I DIDN'T SEE IT

You didn't miss much. Literally every note I took while watching it twice was covered in the show. Even down to almost putting me to sleep the first time.

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To answer Jessica's question:

 

Cocaine readily diffuses into the bloodstream, so yes.

 

Rod Stewart apparently agrees:

 

The 67-year-old singing superstar has revealed that he and his former Faces bandmate Ronnie Wood used to shove cocaine up their bottoms using a suppository.
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I'm curious how long Paul was attempting to fool anime fans he liked anime despite saying "Mizayaki".

 

"The moving treehouse one"

Oh, Paul.

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The exposition in this movie drove me nuts. Every character conveniently forgets things they should know for purposes of informing the audience or for a lame joke. Wills, despite having been with Bobby and Preston for some time, still needs to be told what's happening most of the time Bobby starts acting weird. Likewise, when Wills gets back from hitting on the redhead at the diner, Bobby asks him if he was successful and then IMMEDIATELY starts talking for Wills afterward since he can read his mind. Why'd he have to ask the first question. This goes on and on throughout the film and it doesn't help that the characters' histories and relationships are sloppily defined.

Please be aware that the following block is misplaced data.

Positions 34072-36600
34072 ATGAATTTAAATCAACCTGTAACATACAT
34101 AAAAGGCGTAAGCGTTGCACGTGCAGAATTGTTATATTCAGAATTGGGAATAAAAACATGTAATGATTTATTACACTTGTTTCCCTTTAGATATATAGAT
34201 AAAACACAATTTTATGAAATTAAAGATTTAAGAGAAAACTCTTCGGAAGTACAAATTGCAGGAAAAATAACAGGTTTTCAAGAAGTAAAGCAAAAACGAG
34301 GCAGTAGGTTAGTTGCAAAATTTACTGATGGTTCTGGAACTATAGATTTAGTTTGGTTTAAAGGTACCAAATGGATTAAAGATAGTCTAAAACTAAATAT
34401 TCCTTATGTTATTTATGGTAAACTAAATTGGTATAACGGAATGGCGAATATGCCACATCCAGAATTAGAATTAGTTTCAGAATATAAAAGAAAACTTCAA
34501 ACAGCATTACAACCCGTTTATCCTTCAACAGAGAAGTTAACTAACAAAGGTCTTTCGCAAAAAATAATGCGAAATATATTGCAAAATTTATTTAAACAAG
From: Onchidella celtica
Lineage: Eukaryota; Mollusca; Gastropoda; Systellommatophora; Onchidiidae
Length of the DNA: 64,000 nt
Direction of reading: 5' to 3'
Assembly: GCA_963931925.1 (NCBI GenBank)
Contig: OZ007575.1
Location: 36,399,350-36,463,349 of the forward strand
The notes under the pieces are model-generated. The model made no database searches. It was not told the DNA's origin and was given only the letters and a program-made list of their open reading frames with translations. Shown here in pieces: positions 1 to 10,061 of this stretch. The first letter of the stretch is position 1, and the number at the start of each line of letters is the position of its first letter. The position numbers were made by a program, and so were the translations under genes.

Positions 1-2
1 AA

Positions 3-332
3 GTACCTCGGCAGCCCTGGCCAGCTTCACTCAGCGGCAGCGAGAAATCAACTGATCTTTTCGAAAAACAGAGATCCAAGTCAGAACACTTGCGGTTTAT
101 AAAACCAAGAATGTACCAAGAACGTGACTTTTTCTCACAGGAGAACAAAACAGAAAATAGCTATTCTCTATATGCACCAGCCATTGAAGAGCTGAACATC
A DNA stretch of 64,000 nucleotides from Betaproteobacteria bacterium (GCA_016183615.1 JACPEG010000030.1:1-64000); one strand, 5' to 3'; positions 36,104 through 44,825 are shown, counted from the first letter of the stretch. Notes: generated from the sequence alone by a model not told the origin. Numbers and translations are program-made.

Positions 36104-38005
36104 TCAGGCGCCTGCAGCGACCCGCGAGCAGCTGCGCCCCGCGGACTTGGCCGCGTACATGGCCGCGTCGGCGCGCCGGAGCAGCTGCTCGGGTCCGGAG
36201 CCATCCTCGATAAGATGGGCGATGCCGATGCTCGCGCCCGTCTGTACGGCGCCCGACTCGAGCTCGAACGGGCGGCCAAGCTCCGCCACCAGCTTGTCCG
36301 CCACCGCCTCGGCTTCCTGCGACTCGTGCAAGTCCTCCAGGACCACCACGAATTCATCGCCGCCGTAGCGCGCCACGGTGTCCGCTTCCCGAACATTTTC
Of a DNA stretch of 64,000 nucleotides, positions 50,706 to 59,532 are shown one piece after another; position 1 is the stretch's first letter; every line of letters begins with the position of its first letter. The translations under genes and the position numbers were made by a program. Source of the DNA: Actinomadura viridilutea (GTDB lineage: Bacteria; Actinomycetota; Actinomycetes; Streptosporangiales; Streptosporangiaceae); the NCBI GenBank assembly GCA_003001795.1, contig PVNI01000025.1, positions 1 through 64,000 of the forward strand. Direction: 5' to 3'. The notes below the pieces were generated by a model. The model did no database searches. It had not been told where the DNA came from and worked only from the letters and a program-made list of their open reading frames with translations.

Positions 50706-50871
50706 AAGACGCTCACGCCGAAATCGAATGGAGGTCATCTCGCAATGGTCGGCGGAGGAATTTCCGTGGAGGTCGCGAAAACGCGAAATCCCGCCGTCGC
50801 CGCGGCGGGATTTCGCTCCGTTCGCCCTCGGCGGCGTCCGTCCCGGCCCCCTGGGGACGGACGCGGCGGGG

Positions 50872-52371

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Also, when I looked at the cover/poster for this, I thought Bronson Pinchot was Richard Lewis, so imagine my disappointment at seeing Balki in that cold open. I would 1000% be on board for a movie with Richard Lewis as a neurotic psychic. Someone get on that.

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The exposition in this movie drove me nuts. Every character conveniently forgets things they should know for purposes of informing the audience or for a lame joke. Wills, despite having been with Bobby and Preston for some time, still needs to be told what's happening most of the time Bobby starts acting weird. Likewise, when Wills gets back from hitting on the redhead at the diner, Bobby asks him if he was successful and then IMMEDIATELY starts talking for Wills afterward since he can read his mind. Why'd he have to ask the first question. This goes on and on throughout the film and it doesn't help that the characters' histories and relationships are sloppily defined.

I'll take this a step further and say that Preston doesn't need to exist in this movie, at all. His part is 100% expository. Just about every line he has is explaining why Bobby is acting nuts and twitching around -- all other lines were "Hey this is amazing" and he takes a picture.

 

When they said that the problem with the film was that they couldn't rewrite it because of the writer's strike, that made total sense -- this movie's script was clearly a rough draft, and Preston was probably just a character that existed on the page so that the writer could keep himself straight. I doubt his character would have made it through in a re-write.